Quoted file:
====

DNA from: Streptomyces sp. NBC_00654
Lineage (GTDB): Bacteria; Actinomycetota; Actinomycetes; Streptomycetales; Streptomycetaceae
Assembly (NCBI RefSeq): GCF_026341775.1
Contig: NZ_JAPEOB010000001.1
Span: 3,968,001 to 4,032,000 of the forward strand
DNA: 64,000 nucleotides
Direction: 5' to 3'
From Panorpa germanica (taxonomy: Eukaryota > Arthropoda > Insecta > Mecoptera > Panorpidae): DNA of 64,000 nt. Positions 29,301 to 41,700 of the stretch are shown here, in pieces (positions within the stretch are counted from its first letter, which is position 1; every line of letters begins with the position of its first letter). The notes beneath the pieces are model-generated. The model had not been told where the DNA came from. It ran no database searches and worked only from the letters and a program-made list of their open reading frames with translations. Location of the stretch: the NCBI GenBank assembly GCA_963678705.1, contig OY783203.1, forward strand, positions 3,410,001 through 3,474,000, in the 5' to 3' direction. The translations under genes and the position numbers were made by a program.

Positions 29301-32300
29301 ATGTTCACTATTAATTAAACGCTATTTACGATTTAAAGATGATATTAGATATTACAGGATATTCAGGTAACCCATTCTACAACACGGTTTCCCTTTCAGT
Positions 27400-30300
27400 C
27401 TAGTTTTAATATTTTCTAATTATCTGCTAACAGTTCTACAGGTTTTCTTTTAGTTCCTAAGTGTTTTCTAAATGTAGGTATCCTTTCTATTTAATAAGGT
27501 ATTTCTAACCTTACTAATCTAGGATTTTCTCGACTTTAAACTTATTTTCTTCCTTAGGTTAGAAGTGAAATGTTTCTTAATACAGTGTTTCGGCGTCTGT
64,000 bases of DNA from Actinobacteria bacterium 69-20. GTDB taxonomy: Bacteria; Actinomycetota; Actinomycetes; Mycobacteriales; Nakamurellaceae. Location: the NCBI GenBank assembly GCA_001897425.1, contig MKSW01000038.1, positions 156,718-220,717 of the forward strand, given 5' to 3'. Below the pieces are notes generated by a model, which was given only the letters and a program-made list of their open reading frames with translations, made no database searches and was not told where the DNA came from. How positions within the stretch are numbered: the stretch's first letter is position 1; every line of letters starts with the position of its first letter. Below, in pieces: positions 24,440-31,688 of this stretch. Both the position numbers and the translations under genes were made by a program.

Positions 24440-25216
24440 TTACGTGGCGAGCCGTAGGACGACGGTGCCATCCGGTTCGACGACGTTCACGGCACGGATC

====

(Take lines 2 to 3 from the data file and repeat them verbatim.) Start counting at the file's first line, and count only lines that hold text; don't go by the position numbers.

Lineage (GTDB): Bacteria; Actinomycetota; Actinomycetes; Streptomycetales; Streptomycetaceae
Assembly (NCBI RefSeq): GCF_026341775.1